11. Cardiovascular disease after cancer therapy

    DEFF Research Database (Denmark)

    Aleman, Berthe M P; Moser, Elizabeth C; Nuver, Janine

    2014-01-01

    Improvements in treatment and earlier diagnosis have both contributed to increased survival for many cancer patients. Unfortunately, many treatments carry a risk of late effects including cardiovascular diseases (CVDs), possibly leading to significant morbidity and mortality. In this paper we......, and the mechanisms involved, as well as the extent to which treatments may increase CVD indirectly by increasing cardiovascular risk factors is also important. Systematic collection of data relating treatment details to late effects is needed, and great care is needed to obtain valid and generalisable results...

  12. Cardiovascular Disease and Diabetes

    Science.gov (United States)

    ... Peripheral Artery Disease Venous Thromboembolism Aortic Aneurysm More Cardiovascular Disease & Diabetes Updated:Jan 29,2018 The following ... clear that there is a strong correlation between cardiovascular disease (CVD) and diabetes. At least 68 percent ...

  13. Influenza vaccines for preventing cardiovascular disease

    OpenAIRE

    Clar,Christine; Oseni,Zainab; Flowers,Nadine; Keshtkar-Jahromi,Maryam; Rees,Karen

    2015-01-01

    ABSTRACTBACKGROUND: This is an update of the original review published in 2008. The risk of adverse cardiovascular outcomes is increased with influenza-like infection, and vaccination against influenza may improve cardiovascular outcomes.OBJECTIVES: To assess the potential benefits of influenza vaccination for primary and secondary prevention of cardiovascular disease.METHODS:Search methods:We searched the following electronic databases on 18 October 2013: The Cochrane Library (including Coch...

  14. Added Sugars and Cardiovascular Disease Risk in Children

    Science.gov (United States)

    Vos, Miriam B.; Kaar, Jill L.; Welsh, Jean A.; Van Horn, Linda V.; Feig, Daniel I.; Anderson, Cheryl A.M.; Patel, Mahesh J.; Munos, Jessica Cruz; Krebs, Nancy F.; Xanthakos, Stavra A.; Johnson, Rachel K.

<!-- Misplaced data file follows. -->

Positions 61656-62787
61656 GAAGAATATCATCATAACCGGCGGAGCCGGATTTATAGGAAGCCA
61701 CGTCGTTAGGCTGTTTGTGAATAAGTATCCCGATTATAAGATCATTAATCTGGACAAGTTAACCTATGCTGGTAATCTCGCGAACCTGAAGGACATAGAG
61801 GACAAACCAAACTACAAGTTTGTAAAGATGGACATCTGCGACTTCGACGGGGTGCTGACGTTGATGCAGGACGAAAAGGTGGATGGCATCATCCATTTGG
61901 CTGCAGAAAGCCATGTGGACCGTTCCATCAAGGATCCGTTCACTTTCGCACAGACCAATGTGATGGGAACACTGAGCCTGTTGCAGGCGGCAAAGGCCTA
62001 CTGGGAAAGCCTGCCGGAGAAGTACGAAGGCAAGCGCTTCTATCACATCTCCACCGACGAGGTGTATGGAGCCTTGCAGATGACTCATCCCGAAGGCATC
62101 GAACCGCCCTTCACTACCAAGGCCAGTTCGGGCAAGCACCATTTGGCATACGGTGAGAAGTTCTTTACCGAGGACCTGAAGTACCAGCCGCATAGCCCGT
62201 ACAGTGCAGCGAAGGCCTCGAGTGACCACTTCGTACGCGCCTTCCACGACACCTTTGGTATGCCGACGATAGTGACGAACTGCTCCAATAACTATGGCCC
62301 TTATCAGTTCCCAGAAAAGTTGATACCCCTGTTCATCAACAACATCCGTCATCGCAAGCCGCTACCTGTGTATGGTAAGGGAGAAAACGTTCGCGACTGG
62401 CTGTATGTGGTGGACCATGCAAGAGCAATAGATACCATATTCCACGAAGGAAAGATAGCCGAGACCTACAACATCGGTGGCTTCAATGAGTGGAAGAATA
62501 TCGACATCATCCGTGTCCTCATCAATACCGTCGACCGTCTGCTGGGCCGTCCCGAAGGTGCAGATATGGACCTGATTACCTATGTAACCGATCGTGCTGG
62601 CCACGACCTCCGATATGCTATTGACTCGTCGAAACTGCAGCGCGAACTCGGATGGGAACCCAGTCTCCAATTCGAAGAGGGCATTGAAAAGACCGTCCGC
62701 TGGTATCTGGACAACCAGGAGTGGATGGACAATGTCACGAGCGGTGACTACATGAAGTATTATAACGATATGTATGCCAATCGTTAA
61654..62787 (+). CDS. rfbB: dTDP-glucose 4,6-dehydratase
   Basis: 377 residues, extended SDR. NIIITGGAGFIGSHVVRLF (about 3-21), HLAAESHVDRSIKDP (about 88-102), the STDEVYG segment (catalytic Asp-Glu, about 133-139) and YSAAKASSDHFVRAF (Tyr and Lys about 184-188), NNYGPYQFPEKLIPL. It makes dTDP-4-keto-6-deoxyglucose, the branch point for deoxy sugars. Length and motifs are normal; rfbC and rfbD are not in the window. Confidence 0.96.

2017-01-01

    BACKGROUND Poor lifestyle behaviors are leading causes of preventable diseases globally. Added sugars contribute to a diet that is energy dense but nutrient poor and increase risk of developing obesity, cardiovascular disease, hypertension, obesity-related cancers, and dental caries. METHODS AND RESULTS For this American Heart Association scientific statement, the writing group reviewed and graded the current scientific evidence for studies examining the cardiovascular health effects of added sugars on children. The available literature was subdivided into 5 broad subareas: effects on blood pressure, lipids, insulin resistance and diabetes mellitus, nonalcoholic fatty liver disease, and obesity. CONCLUSIONS Associations between added sugars and increased cardiovascular disease risk factors among US children are present at levels far below current consumption levels. Strong evidence supports the association of added sugars with increased cardiovascular disease risk in children through increased energy intake, increased adiposity, and dyslipidemia. The committee found that it is reasonable to recommend that children consume ≤25 g (100 cal or ≈6 teaspoons) of added sugars per day and to avoid added sugars for children added sugars most likely can be safely consumed in low amounts as part of a healthy diet, few children achieve such levels, making this an important public health target. PMID:27550974